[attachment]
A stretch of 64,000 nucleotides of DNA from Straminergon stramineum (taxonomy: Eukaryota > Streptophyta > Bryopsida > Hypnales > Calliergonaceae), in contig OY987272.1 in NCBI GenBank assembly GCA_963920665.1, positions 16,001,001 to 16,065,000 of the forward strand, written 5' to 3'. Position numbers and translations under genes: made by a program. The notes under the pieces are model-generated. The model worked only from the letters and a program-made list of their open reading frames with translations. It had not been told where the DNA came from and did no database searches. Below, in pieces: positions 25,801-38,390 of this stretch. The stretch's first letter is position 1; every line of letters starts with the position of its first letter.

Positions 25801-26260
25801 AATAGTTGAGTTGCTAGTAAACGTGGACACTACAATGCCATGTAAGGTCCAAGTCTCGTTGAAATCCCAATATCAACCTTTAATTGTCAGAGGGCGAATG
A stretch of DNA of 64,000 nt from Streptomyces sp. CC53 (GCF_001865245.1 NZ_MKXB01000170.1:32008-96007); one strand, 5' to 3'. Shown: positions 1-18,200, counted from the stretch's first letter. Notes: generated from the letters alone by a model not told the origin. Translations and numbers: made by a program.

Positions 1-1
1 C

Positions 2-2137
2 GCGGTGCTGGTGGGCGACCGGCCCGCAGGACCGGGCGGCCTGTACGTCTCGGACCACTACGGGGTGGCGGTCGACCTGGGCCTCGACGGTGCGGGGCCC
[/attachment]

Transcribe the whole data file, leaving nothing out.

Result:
A stretch of 64,000 nucleotides of DNA from Straminergon stramineum (taxonomy: Eukaryota > Streptophyta > Bryopsida > Hypnales > Calliergonaceae), in contig OY987272.1 in NCBI GenBank assembly GCA_963920665.1, positions 16,001,001 to 16,065,000 of the forward strand, written 5' to 3'. Position numbers and translations under genes: made by a program. The notes under the pieces are model-generated. The model worked only from the letters and a program-made list of their open reading frames with translations. It had not been told where the DNA came from and did no database searches. Below, in pieces: positions 25,801-38,390 of this stretch. The stretch's first letter is position 1; every line of letters starts with the position of its first letter.

Positions 25801-26260
25801 AATAGTTGAGTTGCTAGTAAACGTGGACACTACAATGCCATGTAAGGTCCAAGTCTCGTTGAAATCCCAATATCAACCTTTAATTGTCAGAGGGCGAATG
A stretch of DNA of 64,000 nt from Streptomyces sp. CC53 (GCF_001865245.1 NZ_MKXB01000170.1:32008-96007); one strand, 5' to 3'. Shown: positions 1-18,200, counted from the stretch's first letter. Notes: generated from the letters alone by a model not told the origin. Translations and numbers: made by a program.

Positions 1-1
1 C

Positions 2-2137
2 GCGGTGCTGGTGGGCGACCGGCCCGCAGGACCGGGCGGCCTGTACGTCTCGGACCACTACGGGGTGGCGGTCGACCTGGGCCTCGACGGTGCGGGGCCC